How Mike Smith, Marc-Andre Fleury and Brian Elliott are chasing history

Head coach Dave Tippett explains why the return of Mike Smith will be huge for the Edmonton Oilers for the rest of the season.

What’s old is new again.

A trio of old(er) goalies are defying aging curves seven weeks into the NHL season. It’s early still, but three of the top-four goalies in save percentage with at least five games played are 35 or older: Mike Smith (38), Marc-Andre Fleury (36) and Brian Elliott (35).

Historically, this is an age where most goalies, if they aren’t already out of the league, start to show their age. With the caveat in mind that there’s still plenty of hockey ahead, here’s a look at how each goalie has performed to date and the historical significance in play if they are able to continue their strong play the rest of the way.

Brian Elliott: 35 years old

At a per-game rate, no goalie has saved his team more goals beyond expected this season than Elliott. The Flyers haven’t exactly been a defensive juggernaut in front of him, with an expected goals against (reflection of shot quality and quantity) of nearly three goals per-game. Elliott’s actual goals-against average sits at 2.03, which means he is saving his team close to a goal per-game.

Granted he’s only played eight games, but Elliott has posted spectacular save percentages before. In the 2011-12 season, Elliott led the league with a .940 save percentage in 38 games with the St. Louis Blues.

As for how goaltenders have fared historically in their age 35 season, the best save percentage ever posted by a goalie with at least 20 games played was Sean Burke in 2002-03 with a .930 save percentage in 22 games. Next on the list, Pekka Rinne at .927 in 59 games during the 2017-18 season. Elliott currently has a save percentage of .931.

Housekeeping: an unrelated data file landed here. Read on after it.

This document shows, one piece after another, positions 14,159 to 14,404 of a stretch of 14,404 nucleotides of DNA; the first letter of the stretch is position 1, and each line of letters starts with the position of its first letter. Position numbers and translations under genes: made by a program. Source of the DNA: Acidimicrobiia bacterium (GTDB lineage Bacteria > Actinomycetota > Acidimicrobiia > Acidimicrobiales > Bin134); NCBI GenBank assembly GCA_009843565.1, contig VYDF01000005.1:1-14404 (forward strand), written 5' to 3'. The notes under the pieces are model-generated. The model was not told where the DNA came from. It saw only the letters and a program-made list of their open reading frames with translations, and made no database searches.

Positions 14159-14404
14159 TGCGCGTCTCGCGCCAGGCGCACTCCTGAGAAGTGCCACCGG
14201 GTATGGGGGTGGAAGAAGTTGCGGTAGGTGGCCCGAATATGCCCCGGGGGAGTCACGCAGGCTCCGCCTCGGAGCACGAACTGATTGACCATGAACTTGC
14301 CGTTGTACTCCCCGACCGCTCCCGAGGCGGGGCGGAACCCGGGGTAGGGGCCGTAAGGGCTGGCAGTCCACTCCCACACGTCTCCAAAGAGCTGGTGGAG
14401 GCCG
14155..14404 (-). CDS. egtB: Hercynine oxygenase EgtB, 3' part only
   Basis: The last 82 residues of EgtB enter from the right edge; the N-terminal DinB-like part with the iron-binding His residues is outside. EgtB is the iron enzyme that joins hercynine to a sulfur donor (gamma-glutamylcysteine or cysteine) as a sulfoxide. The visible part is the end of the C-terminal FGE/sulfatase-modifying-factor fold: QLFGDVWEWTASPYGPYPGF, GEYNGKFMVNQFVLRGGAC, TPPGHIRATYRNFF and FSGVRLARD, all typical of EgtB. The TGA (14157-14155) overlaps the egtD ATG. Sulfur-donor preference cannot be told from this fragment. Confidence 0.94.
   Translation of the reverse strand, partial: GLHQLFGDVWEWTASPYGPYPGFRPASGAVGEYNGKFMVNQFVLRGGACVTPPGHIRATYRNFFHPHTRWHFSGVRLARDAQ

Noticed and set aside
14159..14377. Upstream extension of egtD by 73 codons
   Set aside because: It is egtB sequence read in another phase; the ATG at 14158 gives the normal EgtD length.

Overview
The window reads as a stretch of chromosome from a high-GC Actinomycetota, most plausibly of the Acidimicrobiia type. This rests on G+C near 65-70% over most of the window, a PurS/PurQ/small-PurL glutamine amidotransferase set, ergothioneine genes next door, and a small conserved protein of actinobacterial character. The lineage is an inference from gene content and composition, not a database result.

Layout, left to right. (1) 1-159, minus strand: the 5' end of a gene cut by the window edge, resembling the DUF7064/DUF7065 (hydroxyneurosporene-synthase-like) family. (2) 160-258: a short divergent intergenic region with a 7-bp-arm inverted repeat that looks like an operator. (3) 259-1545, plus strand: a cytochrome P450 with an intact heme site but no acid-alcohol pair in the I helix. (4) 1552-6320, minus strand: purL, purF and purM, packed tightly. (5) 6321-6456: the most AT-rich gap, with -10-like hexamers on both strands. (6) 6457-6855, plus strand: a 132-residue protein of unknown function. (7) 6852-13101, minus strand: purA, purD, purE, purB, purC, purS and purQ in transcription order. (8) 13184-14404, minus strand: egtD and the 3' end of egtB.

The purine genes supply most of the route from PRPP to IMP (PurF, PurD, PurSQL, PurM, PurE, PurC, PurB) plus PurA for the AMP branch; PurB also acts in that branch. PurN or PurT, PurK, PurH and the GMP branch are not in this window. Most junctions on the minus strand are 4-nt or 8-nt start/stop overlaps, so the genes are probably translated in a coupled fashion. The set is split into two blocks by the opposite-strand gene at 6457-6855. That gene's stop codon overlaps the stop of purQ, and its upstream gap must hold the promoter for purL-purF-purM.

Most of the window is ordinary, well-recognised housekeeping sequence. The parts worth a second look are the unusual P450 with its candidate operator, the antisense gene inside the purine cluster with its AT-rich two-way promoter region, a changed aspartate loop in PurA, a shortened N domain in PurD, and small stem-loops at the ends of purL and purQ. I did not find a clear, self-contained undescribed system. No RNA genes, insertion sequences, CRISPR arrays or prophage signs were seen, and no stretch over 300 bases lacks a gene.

If the Flyers improve defensively in front of him and Elliott continues his strong play in the net, it’s possible he can finish with the best save percentage by an age 35 goalie in NHL history.

Marc-Andre Fleury: 36 years old

Fleury has been outstanding this season for the Golden Knights after a mediocre year last season. In 13 games, Fleury ranks top five in wins, save percentage and goals saved above expected. While Fleury has benefitted from playing behind a solid defensive team, he is still saving his team goals on most nights with highlight reel saves.

Fleury has allowed two or fewer goals in nine of his 13 games played this season. However, finishing with the best save percentage of any goalie in his age 36 season will be tough to do.

In 2010-11, Tim Thomas posted a ridiculous .938 save percentage with the Boston Bruins. At the time, it was a modern day record. Elliott eclipsed this mark the very next season as mentioned earlier. Boston went on to win the Stanley Cup with Thomas being named playoff MVP.

The next best save percentage by a 36-year-old goalie was Patrick Roy in 2001-02 at .925. Fleury’s current save percentage of .935 has him in the mix to potentially post one of the best save percentages ever by a goalie his age.

Mike Smith: 38 years old

The oldest of the bunch has the best save percentage of the group at .938. In nine games this season, Smith has saved his team an average of a goal every two games, which ranks seventh in the NHL.

Smith’s save percentage has hovered around .900 the past two seasons split between Calgary and Edmonton, but his start to this season is reminiscent of his play when he was with the Coyotes in the early-to-mid 2000s. Smith has a history of running hot and cold so we’ll see how long he can sustain his current level of play.

His current save percentage of .938 would be the best ever posted by a 38-year-old goalie with a little wiggle room at the top as well. Only 19 goalies have ever played 20 or more games in their age 38 season. Roberto Luongo posted the best save percentage of the bunch at .929 in 35 games during the 2017-18 season.

Perhaps these three elder statesmen have benefitted from more time off than usual in the past year. Perhaps less practice time has provided additional rest, or perhaps this will all amount to a small sample size of hot play that will normalize over the course of the season.

What we do know is that Elliott, Fleury and Smith have seemingly found the fountain of youth early in the season and each has an opportunity to put up some all-time numbers in their respective age groups.

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